The committee recognized that this action item is difficult to measure. We will encourage employers when it is feasible to do so. This action item will not be tracked. However, we will work with the Springfield Area Chamber of Commerce and the Missouri Job Center.

Proposition B was approved by MO voters to gradually raise Missouri’s minimum wage to $12 per hour by 2023. Several major employers have been gradually raising their minimum wage prior to the November 2018 vote.

Springfield Area Chamber of Commerce

The Chamber created an Employer and Employee Handbook to provide ways employers can support their employees with additional educational options beyond high school that are appropriate for their business. Some suggestions included flexible hours to take classes, tuition reimbursement, and other options. Information included in the handbook reminds employees to review benefits provided from their employer or ask their supervisor if there are options for additional learning and skill building.

The Chamber held their second tuition assistance education support program in 2018 with over 40 employer representatives. The Chamber currently holds these workshops annually. Many employers had questions about MSU Bachelor of General Studies degree.

Missouri State University, Bachelor of General Services Degree

The Bachelor of General Studies degree (BGS) is an interdisciplinary degree that requires completion of coursework in two or three departments in place of one major or a major with a minor.  No mention of the department areas is included on the transcript or diploma, but a degree plan and graduation check will verify that all the specific requirements have been met.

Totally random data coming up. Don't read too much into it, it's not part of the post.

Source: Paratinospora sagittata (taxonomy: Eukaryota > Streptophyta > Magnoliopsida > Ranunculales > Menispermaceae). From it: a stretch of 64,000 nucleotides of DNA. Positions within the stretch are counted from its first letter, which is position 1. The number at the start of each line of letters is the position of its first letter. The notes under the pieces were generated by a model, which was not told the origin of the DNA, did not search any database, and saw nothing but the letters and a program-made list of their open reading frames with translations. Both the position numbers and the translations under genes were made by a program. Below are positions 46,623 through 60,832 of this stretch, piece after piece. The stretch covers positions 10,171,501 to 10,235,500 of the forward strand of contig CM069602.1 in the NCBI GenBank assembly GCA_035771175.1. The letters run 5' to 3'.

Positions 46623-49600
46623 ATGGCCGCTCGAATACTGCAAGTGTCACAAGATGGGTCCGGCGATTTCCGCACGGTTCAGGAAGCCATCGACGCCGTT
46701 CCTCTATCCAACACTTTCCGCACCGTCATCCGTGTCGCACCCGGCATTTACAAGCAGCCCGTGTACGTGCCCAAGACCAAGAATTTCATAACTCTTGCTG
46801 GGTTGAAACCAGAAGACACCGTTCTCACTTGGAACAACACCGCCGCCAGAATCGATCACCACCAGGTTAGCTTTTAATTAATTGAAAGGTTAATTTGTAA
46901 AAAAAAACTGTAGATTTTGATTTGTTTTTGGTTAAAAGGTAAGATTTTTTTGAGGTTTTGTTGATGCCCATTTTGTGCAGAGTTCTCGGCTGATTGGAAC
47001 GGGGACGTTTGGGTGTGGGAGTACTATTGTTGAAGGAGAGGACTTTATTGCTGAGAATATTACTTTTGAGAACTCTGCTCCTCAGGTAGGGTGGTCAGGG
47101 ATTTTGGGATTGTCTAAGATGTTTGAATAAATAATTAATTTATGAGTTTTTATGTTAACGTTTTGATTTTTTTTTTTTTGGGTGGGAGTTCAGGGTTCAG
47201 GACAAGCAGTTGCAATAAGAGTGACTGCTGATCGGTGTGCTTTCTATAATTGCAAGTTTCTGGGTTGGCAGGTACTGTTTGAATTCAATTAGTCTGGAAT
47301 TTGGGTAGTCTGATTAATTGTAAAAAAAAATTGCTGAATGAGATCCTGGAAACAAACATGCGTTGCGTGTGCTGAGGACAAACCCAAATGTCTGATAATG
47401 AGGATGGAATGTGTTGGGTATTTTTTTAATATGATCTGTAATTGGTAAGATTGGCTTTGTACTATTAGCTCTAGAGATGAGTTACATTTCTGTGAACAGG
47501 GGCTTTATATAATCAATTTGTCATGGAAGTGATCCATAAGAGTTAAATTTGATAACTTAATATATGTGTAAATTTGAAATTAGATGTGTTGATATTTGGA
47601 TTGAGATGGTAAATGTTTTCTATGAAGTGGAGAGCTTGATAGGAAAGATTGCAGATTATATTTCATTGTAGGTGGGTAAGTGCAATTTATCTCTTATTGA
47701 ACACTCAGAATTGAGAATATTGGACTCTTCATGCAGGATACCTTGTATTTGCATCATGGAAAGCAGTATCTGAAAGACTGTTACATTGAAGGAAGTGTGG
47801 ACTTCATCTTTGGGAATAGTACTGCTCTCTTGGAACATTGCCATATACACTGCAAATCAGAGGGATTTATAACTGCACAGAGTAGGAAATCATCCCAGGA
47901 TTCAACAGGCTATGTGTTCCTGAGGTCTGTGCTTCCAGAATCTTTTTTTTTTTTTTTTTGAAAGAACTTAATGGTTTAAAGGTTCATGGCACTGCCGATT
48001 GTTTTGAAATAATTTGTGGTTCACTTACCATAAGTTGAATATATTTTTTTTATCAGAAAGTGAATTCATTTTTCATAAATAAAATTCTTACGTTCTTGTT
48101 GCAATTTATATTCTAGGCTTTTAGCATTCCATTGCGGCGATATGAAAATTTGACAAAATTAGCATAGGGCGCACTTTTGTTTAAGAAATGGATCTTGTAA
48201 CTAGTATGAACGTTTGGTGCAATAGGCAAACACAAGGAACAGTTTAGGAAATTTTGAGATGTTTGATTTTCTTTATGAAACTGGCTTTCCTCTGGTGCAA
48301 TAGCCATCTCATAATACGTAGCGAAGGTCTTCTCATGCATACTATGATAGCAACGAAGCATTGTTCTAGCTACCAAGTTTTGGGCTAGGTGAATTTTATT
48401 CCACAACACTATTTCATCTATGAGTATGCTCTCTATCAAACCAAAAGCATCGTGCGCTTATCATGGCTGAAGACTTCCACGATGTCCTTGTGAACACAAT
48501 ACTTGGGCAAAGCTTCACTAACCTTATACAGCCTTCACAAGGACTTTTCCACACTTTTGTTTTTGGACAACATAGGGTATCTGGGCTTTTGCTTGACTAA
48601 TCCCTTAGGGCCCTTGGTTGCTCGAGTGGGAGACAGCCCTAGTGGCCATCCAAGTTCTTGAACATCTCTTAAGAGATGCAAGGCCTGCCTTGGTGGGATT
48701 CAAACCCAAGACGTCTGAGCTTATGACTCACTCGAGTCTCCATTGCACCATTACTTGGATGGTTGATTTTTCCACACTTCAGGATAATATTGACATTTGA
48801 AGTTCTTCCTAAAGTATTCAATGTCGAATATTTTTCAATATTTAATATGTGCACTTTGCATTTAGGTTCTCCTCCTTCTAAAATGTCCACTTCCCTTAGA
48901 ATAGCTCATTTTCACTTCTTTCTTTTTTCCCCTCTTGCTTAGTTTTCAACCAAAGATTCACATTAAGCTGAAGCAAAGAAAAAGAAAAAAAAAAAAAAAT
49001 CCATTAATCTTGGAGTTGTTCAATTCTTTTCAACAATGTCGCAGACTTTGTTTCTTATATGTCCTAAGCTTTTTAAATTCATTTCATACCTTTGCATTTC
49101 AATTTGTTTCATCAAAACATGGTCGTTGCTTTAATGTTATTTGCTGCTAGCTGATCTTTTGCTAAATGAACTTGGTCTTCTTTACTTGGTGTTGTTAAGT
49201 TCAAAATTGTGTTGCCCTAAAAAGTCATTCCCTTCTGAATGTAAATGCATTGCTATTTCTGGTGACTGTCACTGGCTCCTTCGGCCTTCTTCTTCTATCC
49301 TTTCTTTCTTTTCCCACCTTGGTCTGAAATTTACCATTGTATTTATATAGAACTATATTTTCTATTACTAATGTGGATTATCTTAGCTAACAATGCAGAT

The BGS degree is by definition appropriate for those who through several years of interdisciplinary and focused study have learned that their interests are not well served within a single academic major. For this reason, the degree is not an available option for freshmen or sophomore students. Admission to the BGS program requires at least 75 hours of college credit including transfer and dual credit hours to enter the BGS Program, which is a four-year degree program.

Both former and current students who wish to pursue this degree must identify a faculty or professional staff advocate who is willing to endorse their entrance into the degree program. In most instances, this advocate should come from one of the departments that will be a part of the degree plan. This advocate may also serve as an advising resource for the student. Additional advising resources will be available through the Associate Provost for Student Development and Public Affairs.

All applicants for the BGS degree program must submit a written essay to the Associate Provost for Student Development and Public Affairs which summarizes the students’ educational background and explains how the degree program would be personally beneficial in ways that a traditional BA or BS degree program would not. A subcommittee of the Council on General Education and Intercollegiate Programs serves as the BGS Admissions Committee to review and act on the application materials.

Change 1000

The Missouri Job Center oversees the Change One Thousand Program – a two-week/36-hour skills academy that teaches participants resume writing, interview skills, proper work etiquette as well as other soft skills, and is taught by instructors from Bryan University. Students learn the skills needed to gain confidence and land a great job. Students discuss a wide-range of topics including personal finance, soft skills, and communication in the workplace, as well as, how to write a proper resume.

On the final day, students participate in mock job interviews to help them piece it all together. “Change One Thousand was born out of numerous conversations with companies about workforce trends they were observing at their businesses when interviewing candidates, said Mary Ann Rojas, Missouri Job Center Director. “This class helps address those needs in creating a more prepared job seeker,” she said.

Ozarks Technical Community College – Veterans Upward Mobility Program